Strauss Center hosts Stanford Law professor for talk on necessary reformations in politics

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Shirin Sinnar, associate professor of Law at Stanford, discusses the critical effects of Trump’s presidency towards Muslims. Stating the false accusations of Hamid Hayat, Sinnar says strategies for prosecuting terrorists “are often misguided.”

Photo Credit: Blaine Young | Daily Texan Staff

The resurgence of white nationalism and acts of political violence are shaping perspectives on international and domestic terrorism, Shirin Sinnar, Stanford Law associate professor, said at a talk on Tuesday. 

The Strauss Center for International Security and Law hosted Sinnar as part of their Brumley Speaker Series, where she discussed reformations in politics she said she believes are necessary.

Sinnar began by discussing the case of a potentially falsely-accused Muslim man, Hamid Hayat, who was convicted of participating in terrorist acts in 2006. She said the case represented “anticipatory prosecution,” a phrase coined by Robert Chesney, UT law professor and director of the Strauss Center.  

Anticipatory prosecution is a government strategy used for identifying terrorist sympathizers, which sometimes results in sending paid informants to coerce people involved in religious and political advocacy, especially Muslim-Americans, Sinnar said.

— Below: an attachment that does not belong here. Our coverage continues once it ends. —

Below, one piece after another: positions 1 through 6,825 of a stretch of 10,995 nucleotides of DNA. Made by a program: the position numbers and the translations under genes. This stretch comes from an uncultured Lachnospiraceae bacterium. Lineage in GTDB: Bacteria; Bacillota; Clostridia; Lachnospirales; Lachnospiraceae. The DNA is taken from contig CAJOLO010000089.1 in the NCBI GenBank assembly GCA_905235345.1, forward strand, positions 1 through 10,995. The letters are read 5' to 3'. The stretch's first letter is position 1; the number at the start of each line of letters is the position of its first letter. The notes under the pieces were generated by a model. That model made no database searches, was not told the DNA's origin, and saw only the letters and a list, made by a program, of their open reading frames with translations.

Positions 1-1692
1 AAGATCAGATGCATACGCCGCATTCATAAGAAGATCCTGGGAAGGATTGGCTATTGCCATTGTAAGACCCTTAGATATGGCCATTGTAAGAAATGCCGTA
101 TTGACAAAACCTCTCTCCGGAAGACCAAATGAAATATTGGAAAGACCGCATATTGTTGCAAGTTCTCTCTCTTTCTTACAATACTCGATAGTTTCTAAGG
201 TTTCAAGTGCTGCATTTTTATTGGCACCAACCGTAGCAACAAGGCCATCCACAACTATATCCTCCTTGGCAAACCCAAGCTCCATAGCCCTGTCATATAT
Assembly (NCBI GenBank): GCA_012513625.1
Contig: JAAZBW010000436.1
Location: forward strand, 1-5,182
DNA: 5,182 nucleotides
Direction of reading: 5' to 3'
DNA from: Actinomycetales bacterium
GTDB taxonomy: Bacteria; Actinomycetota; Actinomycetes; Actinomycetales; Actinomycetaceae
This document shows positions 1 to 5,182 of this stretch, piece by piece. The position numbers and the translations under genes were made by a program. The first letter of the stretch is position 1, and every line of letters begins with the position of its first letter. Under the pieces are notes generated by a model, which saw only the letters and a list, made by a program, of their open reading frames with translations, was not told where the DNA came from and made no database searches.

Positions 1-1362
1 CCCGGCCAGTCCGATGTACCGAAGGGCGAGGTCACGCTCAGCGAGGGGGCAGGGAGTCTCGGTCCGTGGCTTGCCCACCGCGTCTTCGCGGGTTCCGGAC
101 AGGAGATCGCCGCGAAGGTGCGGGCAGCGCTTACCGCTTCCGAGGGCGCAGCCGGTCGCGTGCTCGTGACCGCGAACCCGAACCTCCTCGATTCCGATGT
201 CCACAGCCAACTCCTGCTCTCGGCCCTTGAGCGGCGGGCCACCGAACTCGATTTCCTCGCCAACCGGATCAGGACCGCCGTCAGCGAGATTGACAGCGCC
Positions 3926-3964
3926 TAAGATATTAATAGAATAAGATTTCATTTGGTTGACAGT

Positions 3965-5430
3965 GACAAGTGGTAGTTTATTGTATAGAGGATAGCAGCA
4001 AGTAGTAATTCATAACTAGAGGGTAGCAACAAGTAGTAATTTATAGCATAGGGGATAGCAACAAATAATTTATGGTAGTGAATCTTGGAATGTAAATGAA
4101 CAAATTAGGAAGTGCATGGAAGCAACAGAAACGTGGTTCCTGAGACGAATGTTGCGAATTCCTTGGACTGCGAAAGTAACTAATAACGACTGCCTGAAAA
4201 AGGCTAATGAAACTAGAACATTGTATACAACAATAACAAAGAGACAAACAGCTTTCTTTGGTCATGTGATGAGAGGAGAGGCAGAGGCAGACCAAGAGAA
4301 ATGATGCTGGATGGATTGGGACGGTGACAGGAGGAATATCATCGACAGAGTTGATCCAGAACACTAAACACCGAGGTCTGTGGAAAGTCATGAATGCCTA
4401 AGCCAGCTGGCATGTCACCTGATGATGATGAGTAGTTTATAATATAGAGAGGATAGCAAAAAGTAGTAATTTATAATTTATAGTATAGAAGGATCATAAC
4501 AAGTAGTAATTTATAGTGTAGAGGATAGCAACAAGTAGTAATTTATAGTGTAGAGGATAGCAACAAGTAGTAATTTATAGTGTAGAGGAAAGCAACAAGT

“This wasn’t just about some technical or procedural defect of the trial … there was evidence not introduced at trial that could have shown Hamid Hayat never attended a (terrorist) training camp, and the jury may have acquitted him with the benefit of that evidence,” Sinnar said.

 

Sinnar said the unraveling of this terrorism conviction case highlighted broader issues with how the government has investigated and prosecuted terrorism cases involving Muslim defendants.

Sinnar said the government’s terrorism prosecution strategies are often misguided because they are unfamiliar with and fearful of Muslims. She said there is a divide between strategies for investigating and prosecuting domestic and international terrorism based on identity and ideological differences between racial groups. 

“Even when the law draws enough distinction between international and domestic terrorism, law enforcement authorities in practice have treated Muslim threats very differently from other terrorism threats,” Sinnar said. “The outsider status of Muslims, the widespread association of Muslims with terrorists and foreigners in the public imagination, has shaped a punitiveness not applied to white suspects of other ideologies.”

Sadikshya Nepal, global policies graduate student, said she agreed with Sinnar’s message on necessary reforms in terrorism policy. 

“(How she) addressed the white nationalist movement and the violence involved with domestic terrorism was very insightful,” Nepal said. 

Joe Starsia, second-year law student, said Sinnar’s discussion was interesting. 

“She brought to light the extent to which the same mechanisms for what we refer to as counter-terrorism … may hurt the people we are trying to protect,” Starsia said.